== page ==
“And yet the EEOC dismissed my case after six years. I have now filed a U.S. District Court case, which is pending.
Pat notes that Social Security Administration penalizes age discrimination victims who are forced to retire at age 62 by at least 25 percent for the rest of their lives compared to workers who retire at age 66.
EEOC Files TWO Lawsuits, Despite Jump in Cases
“The EEOC [Equal Employment Opportunity Commission] by the way, almost completely ignored a huge jump in age discrimination cases during the Great Recession and continues to devote a shockingly, disproportionately small percentage of its litigation resources to the problem,” Pat says.
“In 2016, the EEOC had more than 20,000 age discrimination complaints but files only TWO lawsuits with age discrimination claims.”
“The situation was so bleak and absurd that I started a blog on age discrimination and began following legal trends.
“Since then, I have been a paid consultant to many individuals and a few employers who are dealing with age discrimination.
“And, of course, I am working on my own case, which is giving me tremendous insight into the profound lack of justice that age discrimination victims face in federal courts, where age discrimination cases are routinely dismissed prior to trial,” Pat says.
Hostile Federal Judges with Lifetime Tenure
“I am seeing how impossible it would be for the vast majority of age discrimination victims to represent themselves in an age discrimination case due to the legal hurdles they must jump to avoid arbitrary dismissal, the unequal playing field faced by a pro se defendant versus a federal agency that has unlimited resources and experienced attorneys from the U.S. Department of Justice, and hostile federal court judges with lifetime tenure who never have to retire and have no idea what the workplace is really like for most workers.”
Clarence Thomas and Sandra Day O’Connor Weaken Law
“Two Supreme Court cases that have considerably weakened the ADEA Act are:
“Gross v. FBL Financial Services (2009), where the U.S. Supreme Court, in a decision authored by Clarence Thomas, ruled that age discrimination cases would henceforth be forced to meet a much higher standard of causation than Title VII plaintiffs under The Civil Rights Act.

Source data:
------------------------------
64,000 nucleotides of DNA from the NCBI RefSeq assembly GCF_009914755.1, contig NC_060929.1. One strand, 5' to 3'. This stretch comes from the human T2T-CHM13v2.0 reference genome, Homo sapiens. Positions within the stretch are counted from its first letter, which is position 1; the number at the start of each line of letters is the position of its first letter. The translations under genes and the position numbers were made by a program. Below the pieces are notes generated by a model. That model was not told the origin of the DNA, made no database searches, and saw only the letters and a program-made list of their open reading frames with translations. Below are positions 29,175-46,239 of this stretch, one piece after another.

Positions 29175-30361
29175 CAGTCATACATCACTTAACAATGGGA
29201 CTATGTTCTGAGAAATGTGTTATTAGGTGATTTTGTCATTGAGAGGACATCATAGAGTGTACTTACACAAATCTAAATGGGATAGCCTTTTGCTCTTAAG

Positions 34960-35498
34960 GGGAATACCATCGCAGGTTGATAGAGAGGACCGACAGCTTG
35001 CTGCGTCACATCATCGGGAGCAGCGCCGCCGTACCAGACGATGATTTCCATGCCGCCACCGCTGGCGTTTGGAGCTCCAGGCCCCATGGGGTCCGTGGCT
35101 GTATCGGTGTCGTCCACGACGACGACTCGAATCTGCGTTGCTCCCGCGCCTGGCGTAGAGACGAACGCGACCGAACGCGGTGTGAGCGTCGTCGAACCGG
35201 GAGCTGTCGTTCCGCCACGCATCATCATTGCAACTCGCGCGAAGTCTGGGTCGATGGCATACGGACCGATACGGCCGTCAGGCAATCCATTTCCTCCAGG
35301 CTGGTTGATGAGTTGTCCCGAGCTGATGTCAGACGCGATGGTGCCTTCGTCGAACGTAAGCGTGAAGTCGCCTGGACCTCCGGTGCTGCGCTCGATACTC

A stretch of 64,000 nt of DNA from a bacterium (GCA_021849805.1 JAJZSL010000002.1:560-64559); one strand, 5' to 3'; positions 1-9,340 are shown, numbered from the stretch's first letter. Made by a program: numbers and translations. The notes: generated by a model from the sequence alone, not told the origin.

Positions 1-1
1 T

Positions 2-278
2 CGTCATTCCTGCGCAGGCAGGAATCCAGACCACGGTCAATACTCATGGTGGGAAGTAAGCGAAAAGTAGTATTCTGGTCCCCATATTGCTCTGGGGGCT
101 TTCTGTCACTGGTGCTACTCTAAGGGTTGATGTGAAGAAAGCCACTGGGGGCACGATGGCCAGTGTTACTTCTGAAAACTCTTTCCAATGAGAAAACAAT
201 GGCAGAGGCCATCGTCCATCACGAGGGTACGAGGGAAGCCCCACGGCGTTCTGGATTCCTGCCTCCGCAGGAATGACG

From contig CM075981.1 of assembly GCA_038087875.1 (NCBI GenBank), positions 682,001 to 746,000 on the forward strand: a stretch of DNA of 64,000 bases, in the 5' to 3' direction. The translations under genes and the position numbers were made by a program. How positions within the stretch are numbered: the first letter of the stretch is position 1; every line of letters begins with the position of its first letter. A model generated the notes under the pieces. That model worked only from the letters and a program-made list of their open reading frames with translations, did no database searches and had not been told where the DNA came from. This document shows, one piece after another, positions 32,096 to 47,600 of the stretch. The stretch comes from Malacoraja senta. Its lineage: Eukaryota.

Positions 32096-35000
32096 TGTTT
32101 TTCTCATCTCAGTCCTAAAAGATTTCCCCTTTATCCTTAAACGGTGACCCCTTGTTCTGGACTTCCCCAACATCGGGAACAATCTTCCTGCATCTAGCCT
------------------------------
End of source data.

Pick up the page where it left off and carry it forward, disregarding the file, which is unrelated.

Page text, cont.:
“They would have to show that ‘but for’ the age discrimination, they would not have suffered an adverse employment action.
“So older workers who can prove age discrimination lose their case because the employer can say there were other determining factors for the adverse employment action.
“This made taking an ADEA case to federal court a crapshoot for attorneys because the chances of success plummeted.
“Now it is very difficult for an older worker who isn’t rich to afford an attorney, who routinely charges a high retainer ($25,000 plus) plus a $400 hourly fee, at least.
“Another important case is Hazen Paper Co. v. Biggins, 507 U.S. 604 (1993) where the Supreme Court said there was a difference between age discrimination and an employment decision that is merely correlated with age.
“In that case, Walter Biggins, 64, was fired a few months before he was to vest in the company’s pension plan.
“Justice Sandra Day O’Connor wrote the majority opinion that the dismissal was not ‘because of’ age but because of cost savings.
“There are also two federal circuit decisions that say job applicants have no protection from systemic ‘disparate impact’ discrimination–that’s a supposedly neutral policy or practice that has a disparate impact on older workers, Pat tells American Legal News.
Older Workers Must Demand Equal Protection
Pat concludes that “a job is central to an individual’s self-esteem, to their role in the family and position in the community.
“There is no reason to acquiesce to the inevitability of age discrimination in employment any more than race or sex discrimination.
“It is not inevitable.
“It is a byproduct of unjust social and legal forces that will surely change in time, if enough older workers demand change, “Pat concludes.
Pat has been quoted in numerous national media outlets, including: The New York Times, Bloomberg Business Week, and Vox.